Pennsylvania wants to regulate carbon dioxide storage wells, state plans to tell the feds


Pennsylvania is taking the first step toward regulating carbon dioxide injection wells, and perhaps all injection wells within its borders, an official with the Department of Environmental Protection said on Monday.

Kurt Klapkowski, acting deputy secretary for oil and gas management, said the agency will give notice to the U.S. Environmental Protection Agency as soon as this week that it plans to apply for primacy.

If the eventual application succeeds, it would put the DEP in charge of permitting and overseeing an industry that doesn’t exist yet but is among the buzziest of the energy transition: Permanent carbon sequestration in rock layers deep below the surface of the earth.

Several companies, including Shell and Archaea Energy Inc., have expressed interest in developing carbon injection wells.

“We hope to decrease significantly the administrative burden on these projects,” Mr. Klapkowski said at Monday’s meeting of the Oil and Gas Technical Advisory Board.

He said the agency is also considering asking for primacy — that is, regulatory authority — over other types of federally regulated injections wells, such as those used in the disposal of oil and gas wastewater, enhanced recovery wells and geothermal wells.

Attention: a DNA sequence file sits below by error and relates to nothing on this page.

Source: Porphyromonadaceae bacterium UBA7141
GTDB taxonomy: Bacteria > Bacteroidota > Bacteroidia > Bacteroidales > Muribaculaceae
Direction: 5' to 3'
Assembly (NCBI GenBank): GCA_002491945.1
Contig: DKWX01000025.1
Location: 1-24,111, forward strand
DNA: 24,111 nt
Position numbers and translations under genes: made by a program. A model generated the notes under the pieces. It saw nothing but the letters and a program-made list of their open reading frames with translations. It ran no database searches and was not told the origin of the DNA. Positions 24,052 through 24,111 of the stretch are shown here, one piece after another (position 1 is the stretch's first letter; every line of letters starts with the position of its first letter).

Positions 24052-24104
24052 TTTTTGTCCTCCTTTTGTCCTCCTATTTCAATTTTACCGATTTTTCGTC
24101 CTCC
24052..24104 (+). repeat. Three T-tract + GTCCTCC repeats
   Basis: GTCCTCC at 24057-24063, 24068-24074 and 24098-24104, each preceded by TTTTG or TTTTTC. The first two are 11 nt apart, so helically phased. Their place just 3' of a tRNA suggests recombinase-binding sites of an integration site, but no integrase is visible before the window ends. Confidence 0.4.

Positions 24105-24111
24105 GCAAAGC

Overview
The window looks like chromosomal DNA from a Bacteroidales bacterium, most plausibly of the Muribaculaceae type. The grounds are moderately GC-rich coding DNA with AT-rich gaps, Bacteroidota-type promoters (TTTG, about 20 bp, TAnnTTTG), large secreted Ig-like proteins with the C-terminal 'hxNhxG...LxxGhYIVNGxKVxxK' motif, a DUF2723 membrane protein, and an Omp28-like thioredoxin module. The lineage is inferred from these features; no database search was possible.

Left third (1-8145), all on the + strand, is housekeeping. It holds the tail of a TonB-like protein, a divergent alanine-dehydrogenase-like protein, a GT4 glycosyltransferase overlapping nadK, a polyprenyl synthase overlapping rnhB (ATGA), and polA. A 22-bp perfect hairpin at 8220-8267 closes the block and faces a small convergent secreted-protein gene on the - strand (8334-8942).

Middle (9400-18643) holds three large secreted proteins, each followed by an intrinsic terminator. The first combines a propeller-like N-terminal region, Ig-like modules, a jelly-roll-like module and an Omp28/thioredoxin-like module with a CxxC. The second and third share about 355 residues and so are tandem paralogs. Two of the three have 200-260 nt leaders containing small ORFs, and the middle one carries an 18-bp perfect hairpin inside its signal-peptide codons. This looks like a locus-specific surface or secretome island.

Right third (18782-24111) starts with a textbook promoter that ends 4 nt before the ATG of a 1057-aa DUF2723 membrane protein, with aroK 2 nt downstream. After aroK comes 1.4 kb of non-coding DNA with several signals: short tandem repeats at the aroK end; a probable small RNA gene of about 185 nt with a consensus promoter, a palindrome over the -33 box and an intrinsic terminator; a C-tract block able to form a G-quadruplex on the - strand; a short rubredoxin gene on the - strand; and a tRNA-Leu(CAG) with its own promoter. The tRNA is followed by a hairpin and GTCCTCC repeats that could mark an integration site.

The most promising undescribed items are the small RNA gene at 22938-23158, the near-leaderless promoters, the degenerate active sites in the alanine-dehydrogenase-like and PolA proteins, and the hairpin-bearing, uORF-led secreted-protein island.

Enhanced oil and gas recovery wells involve injecting a substance, whether it’s brine or carbon dioxide, into a production well to coax more product from the ground. CO2 is already used for enhanced oil recovery elsewhere. And because not all of it comes back to the surface after injection, such wells are sometimes referred to as incidental carbon storage wells.

Over the past few years, as excitement about Pennsylvania’s potential as a carbon storage shelf ran up against the yearslong process of permitting a CO2 storage well, also known as a Class VI well, some in the oil and gas industry suggested that enhanced recovery wells, known as a Class II, might be a quicker path.

There has also been interest in converting depleted oil and gas bores to geothermal wells, Mr. Klapkowski said. These wells use the thermal energy of the earth to help heat or cool buildings.

The Energy transition

Momentum for the transition comes in part from incentives in recent federal legislation, such as the 2021 Infrastructure Investment and Jobs Act and last year’s Inflation Reduction Act. Both allocate billions of dollars for efforts under the umbrella of energy transition, a movement to decarbonize all aspects of the U.S. economy. President Joe Biden has set a goal of 50% fewer carbon emissions by 2030 (compared with 2005) and a net-zero economy by 2050.

In Pennsylvania — which ranks second in the country in natural gas production, third in coal production and fourth in energy-related carbon dioxide emissions — the decarbonization idea capturing industry imagination and government support is a hydrogen and carbon storage hub.

The concept marries the production of hydrogen (itself, a carbon-free fuel) from the state’s vast natural gas resources with the capture and storage of carbon dioxide produced from that process, and from other industrial processes, such as steel and cement manufacturing.